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PhD defence M. (Maryam) Darvishian: Real-world influenza vaccine effectiveness

When:Tu 21-06-2016 at 11:00
Where:Academy Building

New designs and methods to adjust for confounding and bias

As recommended by the World Health Organization, seasonal influenza vaccination of high-risk populations (e.g. elderly and individuals with specific chronic medical conditions) is the main preventive strategy against influenza and influenza-related complications. Despite these recommendations, influenza vaccination coverage rates are still generally low which partly could be due to uncertainties about the real-world effectiveness of seasonal influenza vaccine. Limitations in conducting experimental randomized (placebo-) controlled trials as well as susceptibility of observational study designs to different sources of bias contribute to this on-going uncertainty.

In this thesis we therefore aimed to estimate seasonal influenza vaccine effectiveness (IVE) by means of new study designs and methods to provide more accurate IVE estimates while addressing and/or adjusting for the potential biases and confounders. We found that even after adjusting for different sources of bias and potential confounders, influenza vaccine is moderately effective against influenza and influenza related-complications among elderly population.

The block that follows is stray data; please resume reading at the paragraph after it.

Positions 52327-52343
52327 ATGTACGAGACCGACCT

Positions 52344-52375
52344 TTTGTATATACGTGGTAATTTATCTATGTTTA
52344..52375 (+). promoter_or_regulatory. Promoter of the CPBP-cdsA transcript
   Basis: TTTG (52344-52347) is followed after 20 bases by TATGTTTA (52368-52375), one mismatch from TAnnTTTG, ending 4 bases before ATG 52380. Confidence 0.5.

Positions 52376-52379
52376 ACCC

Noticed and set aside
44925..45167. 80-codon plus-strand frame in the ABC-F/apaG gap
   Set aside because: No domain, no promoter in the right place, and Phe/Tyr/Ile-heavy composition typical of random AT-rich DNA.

Furthermore, we observed that conventional meta-analysis methods might not provide the best tool to measure pooled IVE estimates and more accurate methods should be considered in future studies. Finally, we observed extreme variability in IVE estimates depending on influenza virus (sub)types, influenza season, and the type of control group that is included in the test-negative design case-control study.

Promotors: prof. dr. E. (Eelko) Hak, E.R. van den Heuvel

Dissertation